Juneteenth: US History


June 19th, 1865
The United States of America had stopped participating in the Transatlantic Slave Trade about 57 years earlier.

The Civil War (fought between the Confederate states and the United States of America had ended only a couple months earlier on April 9th, 1865. The Confederacy was 11 Southern states, including Texas, that seceded from the United States when President Abraham Lincoln was elected.

President Lincoln had been assassinated a couple months earlier, only a week after the Civil War ended, on April 15th, 1865.

September 22, 1862

Three years earlier, the preliminary Emancipation proclamation was issued by President Lincoln as a wartime decree: Did he know he may die at any moment?

Taking effect in January of 1863 while the Civil War continued, the Emancipation Proclamation did not free all enslaved people in the United States.

It freed enslaved people in Confederate states who were forced to fight with the Confederate army, and welcomed them to fight with the Union or United States. This wartime strategy not only depleted the Confederate army of soldiers but increased the strength of the US forces.

It was a declaration that people who were enslaved could not be forced to fight for their continued enslavement. It boggles the mind, and is so painful to consider:

How could one could be asked to die to fight for someone else to own them?

How could the solution be to invite them to die for their freedom?
This is the language that let people who were enslaved in Texas during the Civil War know they were free:

“The people of Texas are informed that, in accordance with a proclamation from the Executive of the United States, all slaves are free. This involves an absolute equality of personal rights and rights of property between former masters and slaves, and the connection heretofore existing between them becomes that between employer and hired labor. The freedmen are advised to remain quietly at their present homes and work for wages. They are informed that they will not be allowed to collect military posts and that they will not be supported in idleness either there or elsewhere.”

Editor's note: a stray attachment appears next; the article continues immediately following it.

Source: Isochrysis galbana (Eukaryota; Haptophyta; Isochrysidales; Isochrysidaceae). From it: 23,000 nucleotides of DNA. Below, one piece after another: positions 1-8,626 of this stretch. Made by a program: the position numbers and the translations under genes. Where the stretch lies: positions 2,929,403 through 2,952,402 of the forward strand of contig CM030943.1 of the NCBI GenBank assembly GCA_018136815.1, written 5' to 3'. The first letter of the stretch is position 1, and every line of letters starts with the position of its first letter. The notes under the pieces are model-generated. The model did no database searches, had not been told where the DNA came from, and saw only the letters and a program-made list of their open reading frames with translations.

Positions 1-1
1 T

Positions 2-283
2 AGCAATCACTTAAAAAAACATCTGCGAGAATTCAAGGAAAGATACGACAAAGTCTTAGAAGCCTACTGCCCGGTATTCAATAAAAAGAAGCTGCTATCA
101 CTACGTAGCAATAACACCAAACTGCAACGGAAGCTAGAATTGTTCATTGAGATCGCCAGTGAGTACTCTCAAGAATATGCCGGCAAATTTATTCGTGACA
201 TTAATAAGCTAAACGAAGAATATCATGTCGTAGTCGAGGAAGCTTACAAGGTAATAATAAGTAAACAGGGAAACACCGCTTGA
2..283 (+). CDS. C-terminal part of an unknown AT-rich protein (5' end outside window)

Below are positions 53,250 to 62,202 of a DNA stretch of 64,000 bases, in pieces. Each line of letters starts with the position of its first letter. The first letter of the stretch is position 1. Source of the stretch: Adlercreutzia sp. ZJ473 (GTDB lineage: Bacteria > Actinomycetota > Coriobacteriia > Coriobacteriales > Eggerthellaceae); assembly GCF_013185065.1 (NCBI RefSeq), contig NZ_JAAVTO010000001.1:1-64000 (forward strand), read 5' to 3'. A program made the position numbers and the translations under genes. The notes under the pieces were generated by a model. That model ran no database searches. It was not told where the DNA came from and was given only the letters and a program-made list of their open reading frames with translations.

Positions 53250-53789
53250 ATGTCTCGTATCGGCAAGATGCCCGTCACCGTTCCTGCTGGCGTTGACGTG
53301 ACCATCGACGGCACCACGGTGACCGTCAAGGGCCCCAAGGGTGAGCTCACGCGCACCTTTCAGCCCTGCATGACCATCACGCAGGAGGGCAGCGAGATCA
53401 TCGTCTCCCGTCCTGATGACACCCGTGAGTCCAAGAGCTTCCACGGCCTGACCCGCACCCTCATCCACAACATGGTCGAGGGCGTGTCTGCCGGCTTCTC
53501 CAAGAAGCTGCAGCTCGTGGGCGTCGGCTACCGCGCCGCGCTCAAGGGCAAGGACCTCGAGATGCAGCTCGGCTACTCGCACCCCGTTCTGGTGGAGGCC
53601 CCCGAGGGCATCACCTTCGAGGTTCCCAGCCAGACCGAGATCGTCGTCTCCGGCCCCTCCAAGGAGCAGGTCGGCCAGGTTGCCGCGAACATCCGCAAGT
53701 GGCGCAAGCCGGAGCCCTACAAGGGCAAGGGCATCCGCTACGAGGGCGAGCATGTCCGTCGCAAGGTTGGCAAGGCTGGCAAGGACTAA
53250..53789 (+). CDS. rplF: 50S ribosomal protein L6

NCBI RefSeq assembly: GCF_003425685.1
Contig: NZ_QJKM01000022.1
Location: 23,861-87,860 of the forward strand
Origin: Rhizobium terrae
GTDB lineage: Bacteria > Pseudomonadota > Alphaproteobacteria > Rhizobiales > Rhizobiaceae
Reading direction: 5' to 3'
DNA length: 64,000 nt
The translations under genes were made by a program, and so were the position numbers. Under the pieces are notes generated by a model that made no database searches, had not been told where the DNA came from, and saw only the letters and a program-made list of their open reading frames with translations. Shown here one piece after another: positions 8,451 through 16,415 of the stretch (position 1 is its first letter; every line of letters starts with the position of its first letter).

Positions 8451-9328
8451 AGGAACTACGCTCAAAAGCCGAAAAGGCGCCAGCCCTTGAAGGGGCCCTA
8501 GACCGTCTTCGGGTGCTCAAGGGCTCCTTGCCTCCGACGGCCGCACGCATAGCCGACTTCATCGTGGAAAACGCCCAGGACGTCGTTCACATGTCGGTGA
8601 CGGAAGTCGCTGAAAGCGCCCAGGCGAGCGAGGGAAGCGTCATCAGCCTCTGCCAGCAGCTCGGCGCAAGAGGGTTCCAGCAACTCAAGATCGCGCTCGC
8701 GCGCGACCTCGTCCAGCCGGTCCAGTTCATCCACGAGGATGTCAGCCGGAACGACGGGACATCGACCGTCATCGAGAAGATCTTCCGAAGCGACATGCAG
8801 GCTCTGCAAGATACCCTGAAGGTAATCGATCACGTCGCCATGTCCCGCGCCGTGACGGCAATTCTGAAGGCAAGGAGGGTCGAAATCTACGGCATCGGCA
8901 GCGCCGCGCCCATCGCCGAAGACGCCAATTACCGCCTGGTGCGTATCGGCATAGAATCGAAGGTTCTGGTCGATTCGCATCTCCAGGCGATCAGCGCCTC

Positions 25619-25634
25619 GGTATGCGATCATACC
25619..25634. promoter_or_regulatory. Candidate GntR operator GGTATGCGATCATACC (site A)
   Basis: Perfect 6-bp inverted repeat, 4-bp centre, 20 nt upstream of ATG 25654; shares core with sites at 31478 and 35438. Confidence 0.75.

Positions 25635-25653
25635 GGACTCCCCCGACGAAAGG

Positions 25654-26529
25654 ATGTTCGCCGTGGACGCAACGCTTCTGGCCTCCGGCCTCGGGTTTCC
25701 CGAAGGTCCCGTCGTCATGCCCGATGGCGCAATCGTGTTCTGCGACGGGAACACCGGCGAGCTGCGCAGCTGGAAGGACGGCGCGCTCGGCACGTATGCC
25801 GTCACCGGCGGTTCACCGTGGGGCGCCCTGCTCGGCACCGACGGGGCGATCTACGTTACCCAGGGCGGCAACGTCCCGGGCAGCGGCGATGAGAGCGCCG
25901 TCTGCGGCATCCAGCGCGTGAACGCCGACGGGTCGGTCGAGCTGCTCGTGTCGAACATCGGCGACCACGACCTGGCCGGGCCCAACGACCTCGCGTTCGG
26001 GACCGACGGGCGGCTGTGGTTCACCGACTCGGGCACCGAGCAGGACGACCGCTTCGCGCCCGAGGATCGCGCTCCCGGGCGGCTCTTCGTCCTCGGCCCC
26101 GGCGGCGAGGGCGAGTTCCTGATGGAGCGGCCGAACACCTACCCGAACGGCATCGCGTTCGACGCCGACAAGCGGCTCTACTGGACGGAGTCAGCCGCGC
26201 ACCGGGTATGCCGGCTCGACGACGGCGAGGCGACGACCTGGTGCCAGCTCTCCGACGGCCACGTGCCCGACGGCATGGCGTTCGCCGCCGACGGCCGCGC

This language not only tries to redefine a generations-old, violent way of life as a professional choice: It also asks people to stay with the people who enslaved them; To not take up arms; To not be lazy.

The most insidious quality of racism is the unspoken messages, the invisible structure. At every level, this shows up as defaults or preferences driven by White supremacy.

White Supremacy is simply: Beliefs and ideas purporting natural superiority to and exerting control of the lighter-skinned, or “white,” human races over other racial groups with darker skin, especially black groups. A great lie has been told to convince us that only terrorist groups believe in White Supremacy. The belief itself exists outside of terrorist actions, and that’s where it’s most effective.

The proof of racism is clear in every power structure in the world: Government, Justice, Entertainment, Business, Faith, Real Estate, Education, Healthcare are all overwhelmingly led by White men.